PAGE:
Study Objectives We investigated electroencephalography (EEG) power spectral density and functional connectivity during phasic and tonic rapid eye movement (REM) sleep, and examined any differences between patients with idiopathic REM sleep behavior disorder (iRBD) and controls. Methods EEG data from 13 people with iRBD (mean age, 66.3 years; men, 84.6%) and 10 controls (mean age, 62.3 years; men, 70%) were analyzed. We selected thirty 3 s miniepochs of both tonic and phasic REM sleep. We estimated relative power for six frequency bands. For functional connectivity analysis, we calculated weighted phase lag index (wPLI) and conducted pairwise comparisons between the two groups. Results EEG power spectral analysis revealed significant interactions between the REM sleep state (phasic vs. tonic) and group at sigma (p = 0.009) and beta (p = 0.002) bands. Sigma- and beta-power decrease during phasic REM sleep was more pronounced and extensive in people with iRBD than in controls. Regarding functional connectivity, there were significant interactions between the REM sleep state and group at alpha (p = 0.029), sigma (p = 0.047), beta (p = 0.015), and gamma (p = 0.046) bands. The average wPLI was significantly higher during phasic REM sleep than during tonic REM sleep, which was observed in people with iRBD but not in controls. The altered functional connections mainly involved the frontal and parietal regions at beta and gamma bands. Conclusions Our findings provide neurophysiological evidence for pathological motor cortex activation during phasic REM sleep which may be associated with generation of dream-enacting behaviors in iRBD.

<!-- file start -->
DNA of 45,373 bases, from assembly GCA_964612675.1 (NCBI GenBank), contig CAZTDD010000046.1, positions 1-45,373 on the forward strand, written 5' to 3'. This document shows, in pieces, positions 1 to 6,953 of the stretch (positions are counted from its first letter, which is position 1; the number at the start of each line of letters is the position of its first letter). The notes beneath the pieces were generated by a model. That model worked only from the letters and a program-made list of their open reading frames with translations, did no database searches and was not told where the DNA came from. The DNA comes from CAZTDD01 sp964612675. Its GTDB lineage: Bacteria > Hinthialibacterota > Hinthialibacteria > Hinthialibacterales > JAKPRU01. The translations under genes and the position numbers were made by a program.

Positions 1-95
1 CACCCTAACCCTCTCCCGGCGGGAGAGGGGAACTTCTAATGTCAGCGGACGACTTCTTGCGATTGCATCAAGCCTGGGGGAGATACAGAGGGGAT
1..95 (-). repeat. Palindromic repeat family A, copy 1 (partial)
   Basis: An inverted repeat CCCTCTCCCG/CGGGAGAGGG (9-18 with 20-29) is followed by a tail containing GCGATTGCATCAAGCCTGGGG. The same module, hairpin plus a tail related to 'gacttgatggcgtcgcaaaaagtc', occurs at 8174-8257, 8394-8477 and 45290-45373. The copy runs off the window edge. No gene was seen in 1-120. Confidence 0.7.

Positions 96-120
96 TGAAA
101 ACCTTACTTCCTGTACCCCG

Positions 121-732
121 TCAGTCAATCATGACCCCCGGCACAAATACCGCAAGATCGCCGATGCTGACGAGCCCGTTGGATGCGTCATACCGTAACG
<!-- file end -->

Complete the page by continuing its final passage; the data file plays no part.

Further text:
All Science Journal Classification (ASJC) codes
- Clinical Neurology
- Physiology (medical)